1. The distillery makes certified organic tequila. This is no simple feat and it takes three years to qualify. The fields have to be certified that there are no herbicides or pesticides that affect the agave. This is extremely important because it that takes 8 to 12 years for an agave plant to reach maturity. The distillery itself has to be certified to prove that there are no foreign cleaning agents, yeasts or accelerants on premise. Because of the stringent criteria, certified organic tequilas are rare and hard to come by. It’s a clear sign that the sauce is made with higher standards which creates a more consistent tequila.
  2. La Quemada is a green distillery that recycles everything. The crushed agave fibers are woven in to rustic amate paper or used as bio fertilizer for feed. The waste alcohols are hazardous materials which go through a reverse osmosis process to reduce it to distilled water over a three week period. This is in contrast to some distilleries that still dump waste alcohol in the fields, leaving scorpions and lizards with horrendous hangovers.
  3. La Quemada is blessed to have Master Distiller Sebastian Melendrez at the helm. In his 22 years as a master distiller, he has worked his magic at Herradura before coming to La Quemada to make 4 Copas and Republic Tequila. He is a fourth generation agave grower and owns agave rich lands outside of Jalisco. This gives Republic a single source for low-land agave to make estate bottled tequila. In addition, the water used in production is sourced from an artesian well on the property.  Having a consistent source of raw materials, not having to buy agave from several states on the open market further adds to the consistency of the tequila.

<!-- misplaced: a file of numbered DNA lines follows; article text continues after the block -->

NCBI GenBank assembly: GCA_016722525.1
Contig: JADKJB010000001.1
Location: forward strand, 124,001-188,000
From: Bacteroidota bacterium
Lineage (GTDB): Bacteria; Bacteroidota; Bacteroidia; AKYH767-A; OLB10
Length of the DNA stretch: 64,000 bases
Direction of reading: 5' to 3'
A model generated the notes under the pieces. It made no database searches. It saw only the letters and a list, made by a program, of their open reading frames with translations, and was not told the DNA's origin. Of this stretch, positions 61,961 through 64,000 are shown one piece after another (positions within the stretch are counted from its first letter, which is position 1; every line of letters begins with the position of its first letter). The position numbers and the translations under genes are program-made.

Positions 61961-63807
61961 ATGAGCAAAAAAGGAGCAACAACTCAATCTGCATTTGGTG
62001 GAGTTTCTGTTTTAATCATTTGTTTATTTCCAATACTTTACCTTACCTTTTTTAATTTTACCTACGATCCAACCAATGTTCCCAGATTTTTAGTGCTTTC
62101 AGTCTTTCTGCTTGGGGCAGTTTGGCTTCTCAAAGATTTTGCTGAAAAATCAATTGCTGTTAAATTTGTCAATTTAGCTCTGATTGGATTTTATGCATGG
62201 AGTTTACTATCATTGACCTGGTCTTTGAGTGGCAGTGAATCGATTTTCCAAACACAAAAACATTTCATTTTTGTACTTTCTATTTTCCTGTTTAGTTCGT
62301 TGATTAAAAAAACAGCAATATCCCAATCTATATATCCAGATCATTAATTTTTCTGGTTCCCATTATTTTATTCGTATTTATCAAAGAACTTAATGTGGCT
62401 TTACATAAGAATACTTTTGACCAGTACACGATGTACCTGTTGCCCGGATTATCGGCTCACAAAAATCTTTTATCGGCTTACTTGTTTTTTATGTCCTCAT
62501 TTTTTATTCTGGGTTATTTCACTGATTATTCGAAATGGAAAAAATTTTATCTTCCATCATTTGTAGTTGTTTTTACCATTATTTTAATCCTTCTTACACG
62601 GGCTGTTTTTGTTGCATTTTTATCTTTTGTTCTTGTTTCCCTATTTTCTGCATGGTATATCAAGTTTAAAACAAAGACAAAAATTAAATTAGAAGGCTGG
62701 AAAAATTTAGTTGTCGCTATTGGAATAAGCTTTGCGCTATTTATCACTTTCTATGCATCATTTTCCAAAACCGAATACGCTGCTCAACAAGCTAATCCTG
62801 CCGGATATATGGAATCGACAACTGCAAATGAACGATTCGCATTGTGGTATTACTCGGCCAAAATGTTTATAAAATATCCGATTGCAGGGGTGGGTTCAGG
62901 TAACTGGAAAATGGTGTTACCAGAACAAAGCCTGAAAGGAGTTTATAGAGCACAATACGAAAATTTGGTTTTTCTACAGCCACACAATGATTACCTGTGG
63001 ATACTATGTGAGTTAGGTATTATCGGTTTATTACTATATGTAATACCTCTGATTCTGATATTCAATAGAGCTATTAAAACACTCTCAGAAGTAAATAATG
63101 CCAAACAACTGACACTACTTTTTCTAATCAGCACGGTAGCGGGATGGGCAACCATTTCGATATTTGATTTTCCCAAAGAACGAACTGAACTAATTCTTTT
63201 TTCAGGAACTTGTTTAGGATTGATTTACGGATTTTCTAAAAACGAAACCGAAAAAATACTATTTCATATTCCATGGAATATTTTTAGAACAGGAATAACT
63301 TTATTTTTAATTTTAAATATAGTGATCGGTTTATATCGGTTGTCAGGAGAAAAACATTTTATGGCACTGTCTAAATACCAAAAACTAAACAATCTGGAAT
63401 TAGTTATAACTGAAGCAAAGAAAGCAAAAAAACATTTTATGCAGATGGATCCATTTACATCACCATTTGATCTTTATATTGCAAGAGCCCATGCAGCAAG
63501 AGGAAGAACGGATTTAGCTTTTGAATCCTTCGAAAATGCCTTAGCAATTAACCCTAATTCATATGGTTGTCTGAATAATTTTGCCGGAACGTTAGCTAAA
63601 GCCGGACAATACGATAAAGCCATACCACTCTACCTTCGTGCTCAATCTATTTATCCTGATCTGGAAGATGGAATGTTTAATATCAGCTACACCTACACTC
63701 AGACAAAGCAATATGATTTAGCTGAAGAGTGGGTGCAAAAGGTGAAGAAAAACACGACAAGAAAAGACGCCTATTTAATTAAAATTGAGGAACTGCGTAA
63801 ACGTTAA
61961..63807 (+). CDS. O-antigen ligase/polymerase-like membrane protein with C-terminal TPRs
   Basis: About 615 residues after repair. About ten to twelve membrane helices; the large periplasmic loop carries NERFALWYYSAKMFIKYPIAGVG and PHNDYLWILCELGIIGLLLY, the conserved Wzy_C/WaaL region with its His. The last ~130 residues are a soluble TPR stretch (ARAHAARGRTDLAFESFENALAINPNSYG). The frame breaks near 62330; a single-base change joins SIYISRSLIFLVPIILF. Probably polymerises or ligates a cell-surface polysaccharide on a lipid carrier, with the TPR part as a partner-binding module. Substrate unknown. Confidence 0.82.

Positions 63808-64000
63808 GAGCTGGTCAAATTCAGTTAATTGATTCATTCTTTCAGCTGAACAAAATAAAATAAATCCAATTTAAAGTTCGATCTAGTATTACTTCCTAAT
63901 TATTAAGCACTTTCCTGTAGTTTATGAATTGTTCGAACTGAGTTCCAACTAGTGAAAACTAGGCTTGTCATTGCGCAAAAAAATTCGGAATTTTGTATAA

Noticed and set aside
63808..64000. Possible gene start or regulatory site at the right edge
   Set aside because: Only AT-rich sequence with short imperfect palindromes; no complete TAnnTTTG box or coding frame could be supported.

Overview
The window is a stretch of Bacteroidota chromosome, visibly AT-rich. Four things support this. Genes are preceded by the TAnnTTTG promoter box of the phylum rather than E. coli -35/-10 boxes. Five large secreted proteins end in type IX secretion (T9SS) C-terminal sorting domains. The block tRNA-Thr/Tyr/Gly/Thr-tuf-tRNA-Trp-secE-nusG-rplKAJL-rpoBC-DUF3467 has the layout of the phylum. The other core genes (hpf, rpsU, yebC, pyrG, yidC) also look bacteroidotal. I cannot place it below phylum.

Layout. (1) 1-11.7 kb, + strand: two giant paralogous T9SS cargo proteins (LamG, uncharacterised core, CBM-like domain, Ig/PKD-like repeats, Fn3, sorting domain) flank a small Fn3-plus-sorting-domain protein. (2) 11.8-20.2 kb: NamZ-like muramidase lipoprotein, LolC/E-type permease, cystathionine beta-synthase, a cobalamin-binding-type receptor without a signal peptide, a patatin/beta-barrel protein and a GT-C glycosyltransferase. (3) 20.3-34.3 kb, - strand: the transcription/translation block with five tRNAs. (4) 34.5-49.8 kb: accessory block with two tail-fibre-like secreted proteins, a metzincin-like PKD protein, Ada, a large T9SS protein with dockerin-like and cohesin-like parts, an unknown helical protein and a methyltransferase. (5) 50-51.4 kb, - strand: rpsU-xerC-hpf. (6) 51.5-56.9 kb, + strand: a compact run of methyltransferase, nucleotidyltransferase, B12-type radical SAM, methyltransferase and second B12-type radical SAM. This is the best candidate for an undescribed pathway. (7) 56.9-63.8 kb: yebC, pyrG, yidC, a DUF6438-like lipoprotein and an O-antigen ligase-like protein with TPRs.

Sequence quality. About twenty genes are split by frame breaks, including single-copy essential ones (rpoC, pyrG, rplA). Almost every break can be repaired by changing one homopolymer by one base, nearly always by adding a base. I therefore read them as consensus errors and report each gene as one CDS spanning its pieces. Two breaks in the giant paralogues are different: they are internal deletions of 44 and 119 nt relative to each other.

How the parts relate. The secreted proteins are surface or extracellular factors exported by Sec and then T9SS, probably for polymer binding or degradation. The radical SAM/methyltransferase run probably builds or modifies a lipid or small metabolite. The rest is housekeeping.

Clearly, the birthplace matters for estate bottled Republic Tequila. So why the Texas bottle? With apologies to Jim Bowie and Davey Crocket, Texas and Mexico share a rich history and common heritage since the Republic of Texas gained independence from Mexico in 1836. Tequila is a rich part of the TX culture. As Ken explains it in this video, there are some things that Texans just know better than anyone else; steak, salsa and yes, tequila.

Tom is about as Texan as they come, from his hats to his boots. He knows that Texans are proud of their state. He has had his share of tequila all over the state and knew it was time for a new premium tequila with Mexican heart and Texan soul. That Texas shaped bottle full of liquid magic had to come to market.

It took 18 months to go from start-up to shipping the first bottle. What took so long? Believe it or not, they had challenges making that damn bottle. It was very difficult to manufacture the bottle with the distinctive panhandle. The first four companies Tom and Ken approached didn’t want anything to do with that funky bottle. The challenge presented big up front cost because no semi-automatic machine could do it. After a year they finally found a company that would hand-pour glass into Texas molds and the bottle came to life.

Where you are from matters. Tom and Ken know that people buy Republic Tequila for the Texas bottle the first time and for the Mexican tequila the second time.